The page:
Throwing the Kitchen Sink at PowerShell

The other day I was watching a good intro video from Shane Young on getting started with PowerShell profiles. I use profile scripts extensively, and they can be extremely useful in configuring your PowerShell experience. One element you could add to your profile is a customized PowerShell prompt. Microsoft provides one by default. It creates a simple function called prompt. The best part is that you can define your own function called prompt, and PowerShell will run it every time you hit enter.

For example, you may want your prompt to also display the PowerShell version.

You can go ahead and paste this into your PowerShell session. if you want to see the result. The next time you open PowerShell you’ll get your original prompt back. Naturally being the PowerShell extremist that I am I went back and updated my “kitchen sink” prompt function. That is, how much stuff can I cram into a prompt? How about this:

everythingprompt1

I’ve annotated with callouts some of the key features.  The box outline around the system information is color coded based on the amount of free physical memory. 70% or better is green, at 30% it turns yellow otherwise it turns red.

image

If you’d like to kick this around, the prompt function and a few helper functions are on Github.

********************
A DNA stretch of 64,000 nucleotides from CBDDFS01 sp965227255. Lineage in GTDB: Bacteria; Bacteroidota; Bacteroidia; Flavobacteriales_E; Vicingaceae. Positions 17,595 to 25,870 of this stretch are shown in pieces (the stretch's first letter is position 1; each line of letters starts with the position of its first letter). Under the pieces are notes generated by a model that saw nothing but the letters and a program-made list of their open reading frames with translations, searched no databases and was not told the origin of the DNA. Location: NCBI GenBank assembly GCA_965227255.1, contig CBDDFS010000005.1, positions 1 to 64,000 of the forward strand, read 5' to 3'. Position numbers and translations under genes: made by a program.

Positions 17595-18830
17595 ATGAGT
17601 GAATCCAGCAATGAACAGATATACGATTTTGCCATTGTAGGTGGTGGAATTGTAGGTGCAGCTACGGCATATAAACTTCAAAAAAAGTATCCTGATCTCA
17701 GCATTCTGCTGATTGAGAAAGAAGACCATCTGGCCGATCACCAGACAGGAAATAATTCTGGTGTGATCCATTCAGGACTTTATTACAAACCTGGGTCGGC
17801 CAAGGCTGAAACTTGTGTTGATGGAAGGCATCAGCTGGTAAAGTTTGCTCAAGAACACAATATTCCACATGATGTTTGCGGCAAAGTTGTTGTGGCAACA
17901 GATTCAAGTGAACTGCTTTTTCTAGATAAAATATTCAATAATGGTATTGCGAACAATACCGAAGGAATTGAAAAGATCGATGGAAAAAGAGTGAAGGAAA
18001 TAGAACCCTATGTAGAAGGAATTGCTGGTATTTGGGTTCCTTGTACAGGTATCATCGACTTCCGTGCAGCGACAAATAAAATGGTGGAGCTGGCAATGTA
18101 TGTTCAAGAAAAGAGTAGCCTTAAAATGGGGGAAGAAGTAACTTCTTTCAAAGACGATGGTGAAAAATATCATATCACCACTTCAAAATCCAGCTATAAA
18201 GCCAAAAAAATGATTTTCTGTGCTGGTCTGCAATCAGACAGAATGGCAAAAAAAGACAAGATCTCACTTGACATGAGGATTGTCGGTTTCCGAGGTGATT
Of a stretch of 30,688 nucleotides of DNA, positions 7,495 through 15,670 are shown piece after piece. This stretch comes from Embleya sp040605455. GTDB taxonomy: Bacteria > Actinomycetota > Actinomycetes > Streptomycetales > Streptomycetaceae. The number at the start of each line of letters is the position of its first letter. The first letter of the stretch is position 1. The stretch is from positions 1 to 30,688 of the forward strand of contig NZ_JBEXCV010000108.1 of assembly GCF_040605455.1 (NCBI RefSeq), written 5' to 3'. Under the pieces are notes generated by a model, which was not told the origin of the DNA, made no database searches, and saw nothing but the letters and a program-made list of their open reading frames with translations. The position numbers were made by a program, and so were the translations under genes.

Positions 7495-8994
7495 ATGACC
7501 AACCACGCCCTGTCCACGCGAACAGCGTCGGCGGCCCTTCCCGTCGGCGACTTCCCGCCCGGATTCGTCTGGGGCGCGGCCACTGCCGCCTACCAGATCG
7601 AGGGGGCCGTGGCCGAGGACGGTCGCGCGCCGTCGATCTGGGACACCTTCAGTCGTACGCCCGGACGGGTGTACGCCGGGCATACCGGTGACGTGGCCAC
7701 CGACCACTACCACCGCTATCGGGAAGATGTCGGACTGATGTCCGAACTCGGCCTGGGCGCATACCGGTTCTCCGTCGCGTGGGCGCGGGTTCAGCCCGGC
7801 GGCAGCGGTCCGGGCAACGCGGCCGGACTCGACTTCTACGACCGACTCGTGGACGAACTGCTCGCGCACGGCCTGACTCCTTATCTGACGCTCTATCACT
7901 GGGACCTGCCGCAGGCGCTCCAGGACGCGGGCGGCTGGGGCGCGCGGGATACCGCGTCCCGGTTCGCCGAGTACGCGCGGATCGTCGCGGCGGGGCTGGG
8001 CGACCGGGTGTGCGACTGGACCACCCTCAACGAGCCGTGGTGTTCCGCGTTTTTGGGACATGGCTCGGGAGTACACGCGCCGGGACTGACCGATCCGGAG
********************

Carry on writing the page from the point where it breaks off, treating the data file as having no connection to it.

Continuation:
To make this a part of your profile, open your profile script and dot source the script file.

Think of this more as a proof of concept or something to “borrow” from. If you have something cool or interesting in your PowerShell prompt I’d love to hear about it.

5 thoughts on “Throwing the Kitchen Sink at PowerShell

  1. Nice prompt, never thought to put the path in the top like that. Allows for easy viewing of what you are doing while in deep paths. I do believe I will use some of this, thank you!

  2. Doesn’t look like PowerShell 6 on Windows 10 likes this function. I get data, but the Write-Host commands for the box outline are a bit messed up. I know it won’t work on Linux because of the Get-Cimstance commands.

  3. I should also mention that you may get bad formatting depending on your font selection for your console window. Lucida Console works the best for me for displaying the system information box. Once I changed the font in v6 beta 5 on Windows 10 I got the desired result.

  4. Very nice adjustments. I will definitely borrow something 😉 Thank you!
    I like to add current time to the prompt so I have a rough peek at how long each command takes. It is far from perfect as it captures only the end time. The start time is actually previous end time (which may be way off), but it is dead simple, works most of the time and history is visible without any effort.

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